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A review in the British Medical Journal found that anti-inflammatory drugs cause heart disease. The use of selective cyclooxygenase-2 inhibitors (a type of anti-inflammatory) is associated with a 1.4-fold increase in the risk of heart attack, stroke, or death from vascular disease compared with placebo. Further, large doses of diclofenac and ibuprofen are also associated with an increased risk. In a meta-analysis of 138 randomised trials and almost 150 000 participants, Kearney et. al. (1) found that the hazard was not confined to long term use only.
Cyclooxygenase-2 (COX 2) inhibitors were regarded as a preferable alternative to conventional non-steroidal anti-inflammatories (NSAIDS) for some conditions, particularly arthritis. The inhibition of cyclooxygenase-2 has been more directly implicated in ameliorating inflammation, whereas the inhibition of cyclooxygenase-1 (older NSAIDS like diclofenac and ibuprofen inhibit COX 1 along with COX 2) has been related to adverse effects in the gastrointestinal tract (indigestion, abdominal pain, gastric or duodenal perforation or bleeding). Therefore, it was hoped that coxibs would be better tolerated than nonselective NSAIDs but equally effective.
The suspicion that COX 2 inhibitors could cause heart problems was raised by a 2001 review in the New England Journal of Medicine (2).
We must gather additional information on the pharmacology of the coxibs. Given the cardiovascular findings in the VIGOR (Vioxx Gastrointestinal Outcomes Research) trial and the association of both rofecoxib and celecoxib with small, but potentially clinically relevant, changes in blood pressure, elucidation of the cardiovascular and renal effects of these drugs and their interactions with potential adjuvant therapies, such as low-dose aspirin, is imperative.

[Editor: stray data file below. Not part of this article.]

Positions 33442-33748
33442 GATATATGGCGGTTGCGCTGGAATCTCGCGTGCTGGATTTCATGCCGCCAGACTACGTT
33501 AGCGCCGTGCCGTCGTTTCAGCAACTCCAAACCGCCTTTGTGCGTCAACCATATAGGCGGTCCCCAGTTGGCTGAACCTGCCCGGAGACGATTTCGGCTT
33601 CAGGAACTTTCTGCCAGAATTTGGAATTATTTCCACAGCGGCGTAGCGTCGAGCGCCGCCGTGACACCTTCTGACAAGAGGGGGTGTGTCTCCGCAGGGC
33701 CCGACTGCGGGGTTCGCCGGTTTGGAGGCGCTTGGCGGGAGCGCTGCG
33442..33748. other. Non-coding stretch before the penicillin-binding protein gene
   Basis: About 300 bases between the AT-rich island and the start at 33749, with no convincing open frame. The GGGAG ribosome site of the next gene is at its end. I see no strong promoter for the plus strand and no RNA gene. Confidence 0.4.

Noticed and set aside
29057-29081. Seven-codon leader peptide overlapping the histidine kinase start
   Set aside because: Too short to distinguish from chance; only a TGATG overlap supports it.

A risk analysis was therefore required as to which was worse in individuals who could not tolerate conventional NSAIDs: increased risk of heart disease vs. pain from arthritis.
Add this average increased global risk of adverse myocardial and vascular events for people taking NSAIDS to the already elevated risk of individuals with blood group A, AB and non-secretors or Lewis negative, and you may feel your heart miss a beat.
The choice between different anti-inflammatory regimens requires assessment of the individual expected absolute attributable risks of cardiovascular and serious gastrointestinal events.
This sounds like wise advice from the BMJ, but how much can orthodox medicine judge "individual expected absolute attributable risks" without knowing the individual patient in depth?
In naturopathic medicine simply blocking the pain and saying a person is cured is like opening the windows to let the smoke out while the fire rages below. There are numerous anti-inflammatory herbs and natural medicines (ignored in mainstream studies) with far fewer side effects than pharmaceuticals, but a naturopathic physician will also address the cause of the problem in the individual.
Kidney disease is a side effect of high-dose analgesic paracetamol (acetaminophen), but remains widely available. Rofecoxib (a COX 2 inhibitor) was withdrawn from the market on September 30th 2004 because of concerns over myocardial infarction. Let's hope the other pharmaceutical NSAIDs follow soon, people will have to look into dietary and lifestyle changes to prevent inflammation, and natural medicines will get the attention they deserve.
1. Kearney PM, Baigent C, Godwin J, et. al.
Do selective cyclo-oxygenase-2 inhibitors and traditional non-steroidal anti-inflammatory drugs increase the risk of atherothrombosis? Meta-analysis of randomised trials.
BMJ. 2006 Jun 3;332(7553):1302-8.
2. FitzGerald GA, Patrono C.
The coxibs, selective inhibitors of cyclooxygenase-2.
N Engl J Med. 2001 Aug 9;345(6):433-42.
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